"We'll just have a look over here," he explains. The car climbs to the upper-level, behind the train station, where a small square is empty... but for a couple of wayward travelers who are perched, side by furry-side, at the top of some steps, three or four meters from the street.

Ils sont là!* The tired travelers look over at us... comme si de rien n'était.

*     *   *

Once the dogs are locked into the car, with the windows slighly ajar, I turn to thank the hero. "You are king. KING!" I shout, having once mistaken my husband for the King of Spain,** once upon a time....

"I would marry you all over again!" I say, wrapping my arms tight around him, rediscovering the palpability of passion. And a kiss never tasted so good.


***
Comments

Update: Don't miss SAM'S version of this story (in French, of course!)... over at the blog Entre Gris et Rose.

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~~~~~~~~~~~~~~~~References~~~~~~~~~~~~~~~~~~~~
Words in a French Life: Lessons in Language and Love King of Spain: please don't miss the Gallic love story of how I met my husband... and mistook him for un roi. Read the introductory chapter to my book Words in a French Life: Lessons in Love and Language.





DSC_0034
An attentive amour.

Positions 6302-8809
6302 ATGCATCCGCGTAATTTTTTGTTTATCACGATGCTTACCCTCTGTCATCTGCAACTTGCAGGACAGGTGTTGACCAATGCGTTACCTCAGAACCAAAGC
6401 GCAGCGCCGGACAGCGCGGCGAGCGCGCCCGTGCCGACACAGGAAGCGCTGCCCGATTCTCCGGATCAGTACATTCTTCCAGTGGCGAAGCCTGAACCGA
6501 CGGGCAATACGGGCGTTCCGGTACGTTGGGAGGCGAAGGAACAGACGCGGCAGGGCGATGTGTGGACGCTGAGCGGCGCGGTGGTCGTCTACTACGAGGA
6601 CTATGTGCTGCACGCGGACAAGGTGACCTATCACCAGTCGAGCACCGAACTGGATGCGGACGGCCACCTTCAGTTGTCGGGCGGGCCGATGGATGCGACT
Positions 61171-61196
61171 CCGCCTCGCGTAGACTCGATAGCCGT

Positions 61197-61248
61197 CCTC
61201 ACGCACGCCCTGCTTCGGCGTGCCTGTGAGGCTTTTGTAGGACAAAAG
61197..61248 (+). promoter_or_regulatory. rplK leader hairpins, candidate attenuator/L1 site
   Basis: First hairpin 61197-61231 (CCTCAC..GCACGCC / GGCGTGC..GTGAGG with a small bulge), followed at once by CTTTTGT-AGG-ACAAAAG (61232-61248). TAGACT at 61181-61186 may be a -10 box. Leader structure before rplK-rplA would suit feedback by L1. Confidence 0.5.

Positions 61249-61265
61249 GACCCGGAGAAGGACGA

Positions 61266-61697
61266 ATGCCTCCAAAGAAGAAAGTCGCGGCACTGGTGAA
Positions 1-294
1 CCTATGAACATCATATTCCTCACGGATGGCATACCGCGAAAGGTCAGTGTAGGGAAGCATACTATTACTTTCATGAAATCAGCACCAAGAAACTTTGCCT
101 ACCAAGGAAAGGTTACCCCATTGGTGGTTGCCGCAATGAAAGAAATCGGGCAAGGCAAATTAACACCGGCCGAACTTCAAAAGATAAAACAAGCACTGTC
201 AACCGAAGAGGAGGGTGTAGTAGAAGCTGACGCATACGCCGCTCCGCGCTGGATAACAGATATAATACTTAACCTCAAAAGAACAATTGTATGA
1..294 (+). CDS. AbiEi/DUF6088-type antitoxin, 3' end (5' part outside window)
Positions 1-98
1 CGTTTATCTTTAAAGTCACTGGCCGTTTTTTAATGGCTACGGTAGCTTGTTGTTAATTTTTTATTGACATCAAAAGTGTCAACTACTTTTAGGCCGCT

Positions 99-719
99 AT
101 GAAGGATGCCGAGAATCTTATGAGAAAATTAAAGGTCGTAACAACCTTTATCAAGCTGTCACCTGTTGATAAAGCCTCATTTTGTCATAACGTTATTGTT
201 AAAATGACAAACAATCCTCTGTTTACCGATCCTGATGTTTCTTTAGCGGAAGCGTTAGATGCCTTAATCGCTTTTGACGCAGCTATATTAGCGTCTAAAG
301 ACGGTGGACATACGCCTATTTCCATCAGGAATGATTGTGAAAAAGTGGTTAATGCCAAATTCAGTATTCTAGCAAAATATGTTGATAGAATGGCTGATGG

French Vocabulary
Would some of you like to help define these words in the comments box? Merci!

cours
aboiements
comme si de rien n'était
sans chiens
je vais faire un tour
commissariat
caniche
Attendez une minute

ça me dit quelque chose
il y avait deux chiens goldens en train de s'amuser sur la pelouse
ce sont nos chiens! = those are our dogs!
SDF
comme ça
viens
à côte de lui
ils sont là


DSC_0211
Braise, left, and her dashing, doting, date for the night in Marseilles.

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MAP of the Misadventurers' path


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Thank you for the time you've spent reading my column. If you have learned more than a little vocabulary here and find yourself looking forward to the next story, please know that ongoing support from readers like you helps me continue doing what I love most: sharing these missives from France. Your support is vivement apprécié! Donating via PayPal is fast and easy when you use the links below. Merci infiniment! Kristi 
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creve

DSC_0186
Now that you know the ending to our lost dog story, we can slow down a bit -- and learn the middle part! (Click on the photo to enlarge... and please excuse the marchand de sable or "sandman" in Sam The Man's eyes, but you'll allow him the excuse of complete exhaustion, won't you?!)
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crevé(e) (kruh-vay) adjective

    : exhausted, dead beat

Audio File & Example Sentence
Download & listen to "creve" MP3

Les chiens, qui se sont échappés, sont complètement crevés.